Life on the Open Road (April 2006 - May 2008)
The continuing saga of a single fulltime RVer who travels the western US. This is part one of my journey, from April 2006, when the blog started, to May 2008, when the blog continues at www.lifeontheopenroad.blogspot.com
- Name: Diana
I have been a full-time RVer for 17 years, primarily "boondocking," camping free without hookups, in the Western US. I am connected electronically with the world via satellite TV, phone and internet. My batteries are charged solely by solar panels. I welcome your comments and emails.
Tuesday, May 20, 2008
Saturday, May 17, 2008
Exploring Buffalo National River
I guess it was a little too free-flowing recently, when floods destroyed this boat ramp. But there are many more entrances to the river, and the kayakers were anxious to get on the river.
Transporting the menagerie of kayaks and their paddlers usually involves some complicated shuttling, but local outfitter Wild Bill offered us some great deals on rides.
Much of the river is bordered by beautiful high river bluffs, consisting of sandstone, limestone, and dolomite.
The first night there we had a "burn your own," bringing our own meat and sharing side dishes.
One night we went to Yellville for "Music on the Square," but it was moved inside because rain was forecast. Then it was cancelled and we were directed to the basement of the courthouse because of a tornado watch. We drove home instead through some wicked rain.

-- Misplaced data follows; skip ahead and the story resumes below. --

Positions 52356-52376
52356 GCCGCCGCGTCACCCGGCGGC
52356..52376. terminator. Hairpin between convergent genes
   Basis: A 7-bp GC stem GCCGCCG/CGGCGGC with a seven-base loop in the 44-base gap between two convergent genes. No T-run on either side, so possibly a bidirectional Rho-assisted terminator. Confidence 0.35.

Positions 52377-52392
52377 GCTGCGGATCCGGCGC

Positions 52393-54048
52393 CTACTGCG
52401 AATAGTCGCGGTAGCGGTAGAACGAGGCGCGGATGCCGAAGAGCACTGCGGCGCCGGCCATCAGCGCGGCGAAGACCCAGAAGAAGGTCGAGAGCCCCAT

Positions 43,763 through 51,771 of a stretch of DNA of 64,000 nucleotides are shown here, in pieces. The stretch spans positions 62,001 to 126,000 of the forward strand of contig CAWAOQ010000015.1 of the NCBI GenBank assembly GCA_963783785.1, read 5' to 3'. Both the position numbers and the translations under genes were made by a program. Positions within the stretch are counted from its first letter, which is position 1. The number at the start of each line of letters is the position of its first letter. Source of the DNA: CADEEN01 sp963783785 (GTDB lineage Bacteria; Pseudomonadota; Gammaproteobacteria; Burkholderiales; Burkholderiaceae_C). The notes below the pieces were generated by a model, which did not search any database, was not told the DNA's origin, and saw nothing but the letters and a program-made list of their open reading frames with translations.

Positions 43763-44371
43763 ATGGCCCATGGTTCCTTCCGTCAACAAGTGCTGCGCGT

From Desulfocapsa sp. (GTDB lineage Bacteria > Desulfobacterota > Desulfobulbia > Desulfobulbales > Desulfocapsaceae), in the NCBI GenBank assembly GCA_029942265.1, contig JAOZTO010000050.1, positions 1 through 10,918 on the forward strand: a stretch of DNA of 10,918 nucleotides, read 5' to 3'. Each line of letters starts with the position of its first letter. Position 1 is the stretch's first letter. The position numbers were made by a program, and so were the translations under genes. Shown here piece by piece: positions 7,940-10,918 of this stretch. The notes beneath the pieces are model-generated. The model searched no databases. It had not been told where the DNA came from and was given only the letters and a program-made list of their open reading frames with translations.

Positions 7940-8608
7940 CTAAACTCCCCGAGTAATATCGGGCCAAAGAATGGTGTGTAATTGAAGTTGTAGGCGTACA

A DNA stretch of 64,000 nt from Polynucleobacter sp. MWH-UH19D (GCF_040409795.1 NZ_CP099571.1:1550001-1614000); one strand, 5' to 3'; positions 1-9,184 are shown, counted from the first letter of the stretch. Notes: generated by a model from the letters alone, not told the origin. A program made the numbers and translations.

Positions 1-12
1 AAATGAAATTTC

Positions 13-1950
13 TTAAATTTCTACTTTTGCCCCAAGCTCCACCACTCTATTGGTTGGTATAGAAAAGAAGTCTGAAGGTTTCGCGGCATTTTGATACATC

Another night, Joanne provided the makings for s'mores. The WINs are always up for eating.
There was no phone signal in the campground, but if you went up the hill to the RV dump, you could get a signal. So the dump was a popular place. This deer obviously didn't see the sign that the water was not safe to drink.
Tuesday, May 13, 2008
A Jiggin' and a Kayakin' We Will Go
On one kayaking trip, our group left from the campground and floated down the nearby White River.
We have a tradition that whoever gets dunked in the water has to wear the duck cap until someone else gets dunked. Bob was very happy to hand it off to Nancy.
We also did a lot of dancing in Mountain View. I thought the best place was Taylor's Sons of the Ozarks. Each night they urged us to return, saying "It won't be any better, but it'll be different."